Inset cabinets are not a different ‘line’ of cabinets with Conestoga, they are simply an option to their standard cabinet line. It simply means that they will make the doors to fit inside the face frame instead of lay on top of it (overlay cabinets). When you place your quote via our form, you can select flush inset, beaded inset, overlay, etc. When you place your quote request via your drawings, simply let us know you want flush inset or beaded inset. Our beaded inset configuration has 2 options, a 1/4″ bead or a 3/8″ bead. The 1/4″ bead is by far the most popular. Conestoga also offers a chamfered inset or an ogee inset. These options require a bit of consultation with us to get the correct edge profile to complement the chamfer or ogee frame profiles, so be sure to contact us if this is the option you are considering.
Inset cabinetry requires a few important considerations by the user:
- The assembly of the cabinets is the much same for overlay or inset, but the up-fit (installation of doors and drawers) is much more labor intensive. This is why cabinet shops get 25-30% more for inset cabinets. In the case of Conestoga, the up-charge is minimal (generally less than 5-6% upcharge for inset versus overlay) and the increase is only to cover the costlier hinges, drawer glide mounting brackets and pre-fitting charges to ensure the doors/drawer fronts are square in the opening. Be sure to plan extra time for preparing your cabinets.
- Ideally, hinge brackets are installed on the cabinet face frame PRIOR to assembly. This step is easy to miss but is critical to your workflow.
- Inset cabinets add a few days to the lead time. Plan accordingly.
- Inset cabinets require more attention over time. Doors and drawers need to be adjusted as the wood moves seasonally as the 3/32″ space between door and frame will possibly change. This is not difficult, but must be noted and taken into consideration.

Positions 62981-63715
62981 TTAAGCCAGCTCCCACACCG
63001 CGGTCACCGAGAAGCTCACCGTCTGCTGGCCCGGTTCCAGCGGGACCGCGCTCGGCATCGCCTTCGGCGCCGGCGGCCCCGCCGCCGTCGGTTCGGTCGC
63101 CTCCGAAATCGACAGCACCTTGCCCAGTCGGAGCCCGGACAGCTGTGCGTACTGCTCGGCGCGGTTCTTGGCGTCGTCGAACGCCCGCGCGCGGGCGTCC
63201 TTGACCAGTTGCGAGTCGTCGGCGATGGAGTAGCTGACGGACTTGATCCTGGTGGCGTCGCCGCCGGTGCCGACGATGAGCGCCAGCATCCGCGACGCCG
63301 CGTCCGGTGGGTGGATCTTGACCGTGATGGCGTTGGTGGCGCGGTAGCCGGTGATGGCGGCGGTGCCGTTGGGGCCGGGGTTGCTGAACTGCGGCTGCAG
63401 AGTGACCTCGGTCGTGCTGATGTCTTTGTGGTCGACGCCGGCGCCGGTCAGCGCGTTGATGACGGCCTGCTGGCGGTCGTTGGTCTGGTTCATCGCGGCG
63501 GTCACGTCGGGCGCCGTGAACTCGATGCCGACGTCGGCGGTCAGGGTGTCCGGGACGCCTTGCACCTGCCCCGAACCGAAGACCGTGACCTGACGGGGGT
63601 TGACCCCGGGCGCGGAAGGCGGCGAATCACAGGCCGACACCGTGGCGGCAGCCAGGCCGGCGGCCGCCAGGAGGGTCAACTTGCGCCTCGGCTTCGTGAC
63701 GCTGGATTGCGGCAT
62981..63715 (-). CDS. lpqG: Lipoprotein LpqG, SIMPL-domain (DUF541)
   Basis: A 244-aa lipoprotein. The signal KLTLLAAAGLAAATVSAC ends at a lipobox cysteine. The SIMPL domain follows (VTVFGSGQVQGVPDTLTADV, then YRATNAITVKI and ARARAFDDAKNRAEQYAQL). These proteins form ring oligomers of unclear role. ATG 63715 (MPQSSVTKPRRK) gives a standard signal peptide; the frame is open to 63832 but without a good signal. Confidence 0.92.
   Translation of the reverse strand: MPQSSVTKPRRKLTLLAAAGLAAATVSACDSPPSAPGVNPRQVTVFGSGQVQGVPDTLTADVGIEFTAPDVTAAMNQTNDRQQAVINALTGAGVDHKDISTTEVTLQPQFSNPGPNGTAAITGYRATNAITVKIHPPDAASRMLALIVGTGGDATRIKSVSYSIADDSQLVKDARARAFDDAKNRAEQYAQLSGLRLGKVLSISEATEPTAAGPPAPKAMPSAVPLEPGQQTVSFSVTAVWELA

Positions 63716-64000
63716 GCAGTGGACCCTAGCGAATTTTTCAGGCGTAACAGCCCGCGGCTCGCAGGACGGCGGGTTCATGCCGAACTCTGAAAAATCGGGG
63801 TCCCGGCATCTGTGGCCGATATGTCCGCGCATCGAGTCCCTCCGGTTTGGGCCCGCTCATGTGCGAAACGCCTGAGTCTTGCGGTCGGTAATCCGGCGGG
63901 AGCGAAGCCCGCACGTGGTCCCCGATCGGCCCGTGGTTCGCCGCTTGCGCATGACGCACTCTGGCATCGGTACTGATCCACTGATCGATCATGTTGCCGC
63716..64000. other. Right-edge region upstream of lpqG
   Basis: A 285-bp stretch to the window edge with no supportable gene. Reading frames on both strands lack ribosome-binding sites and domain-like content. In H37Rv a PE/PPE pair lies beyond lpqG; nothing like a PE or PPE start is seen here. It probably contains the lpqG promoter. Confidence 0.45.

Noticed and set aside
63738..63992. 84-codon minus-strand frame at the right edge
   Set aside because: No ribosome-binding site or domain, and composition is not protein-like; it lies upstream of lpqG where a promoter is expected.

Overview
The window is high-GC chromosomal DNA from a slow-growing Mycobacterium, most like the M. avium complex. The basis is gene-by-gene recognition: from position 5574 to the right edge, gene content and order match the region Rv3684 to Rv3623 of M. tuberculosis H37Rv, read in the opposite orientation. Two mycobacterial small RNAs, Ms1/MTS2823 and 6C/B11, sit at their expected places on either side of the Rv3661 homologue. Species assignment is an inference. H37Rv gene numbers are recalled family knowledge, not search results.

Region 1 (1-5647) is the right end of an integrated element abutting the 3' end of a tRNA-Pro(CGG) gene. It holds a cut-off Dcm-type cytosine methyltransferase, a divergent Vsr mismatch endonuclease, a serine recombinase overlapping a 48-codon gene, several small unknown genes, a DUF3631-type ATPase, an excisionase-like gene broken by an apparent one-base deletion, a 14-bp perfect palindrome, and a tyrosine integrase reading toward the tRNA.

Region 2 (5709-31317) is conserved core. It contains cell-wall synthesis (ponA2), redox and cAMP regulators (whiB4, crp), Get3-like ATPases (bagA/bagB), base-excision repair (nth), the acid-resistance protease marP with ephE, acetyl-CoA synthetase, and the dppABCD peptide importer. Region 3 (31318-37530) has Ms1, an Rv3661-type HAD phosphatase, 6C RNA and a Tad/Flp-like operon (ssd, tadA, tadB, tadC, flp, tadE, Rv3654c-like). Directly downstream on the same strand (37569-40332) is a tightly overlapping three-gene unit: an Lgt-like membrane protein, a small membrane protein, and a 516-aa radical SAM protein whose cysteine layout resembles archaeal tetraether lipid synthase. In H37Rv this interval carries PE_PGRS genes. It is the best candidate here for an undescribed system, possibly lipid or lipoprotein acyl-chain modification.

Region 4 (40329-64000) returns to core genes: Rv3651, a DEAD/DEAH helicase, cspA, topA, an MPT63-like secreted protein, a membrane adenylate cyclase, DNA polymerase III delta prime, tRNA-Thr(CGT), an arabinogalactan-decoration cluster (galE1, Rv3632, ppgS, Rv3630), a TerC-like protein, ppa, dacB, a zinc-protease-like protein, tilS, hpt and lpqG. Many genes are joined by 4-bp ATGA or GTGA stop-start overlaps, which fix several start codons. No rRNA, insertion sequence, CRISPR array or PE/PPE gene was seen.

- Not all door styles are available in inset configurations. Solid doors (like flush batten or slab doors), mitered doors, MDF doors and veneered single piece doors (like Astoria or Savoy) are not available in inset. Traditional mortise and tenon (cope and stick) doors are all available. Ask your sales associate if you are unsure about a given design being available in inset or not.
- Sorting your kitchen for assembly is more difficult with inset. This is because Conestoga must make the face frames with the doors in the door factory in PA. Why? Because the doors and the frames are a matched set (frames and doors are numbered/labeled in case you need to collate them) and therefore must be made and fitted before packaging. The cabinet boxes are made in the NC facility. So, when your job arrives, the doors/face frames are packed on one pallet while the corresponding cabinet box(es) are packed on their own pallets. The sorting part is not hard, just daunting because of all the cardboard. Basically, we simply advise that you open all your face frame boxes and lean all your face frames against a wall (or walls). Then, as you go to assemble a cabinet, simply look for its frame against the wall. It is easier than it sounds. If you are building a Base 24 cabinet, you will intuitively know which frame goes with that and can validate with a tape measure. It is really much easier than it sounds, but if this kind of thing scares you, you may not want to consider inset cabinets. Unfortunately, Conestoga does not do a very good job of labeling things for easy identification, so the face frames will not have a label to associate them with their corresponding cabinet box. We can get you through this, but extra measures of patience and tolerance are required!
To learn more about inset cabinets, check out our Inset Cabinetry Videos collection. Below is a brief video overview of Inset Cabinetry.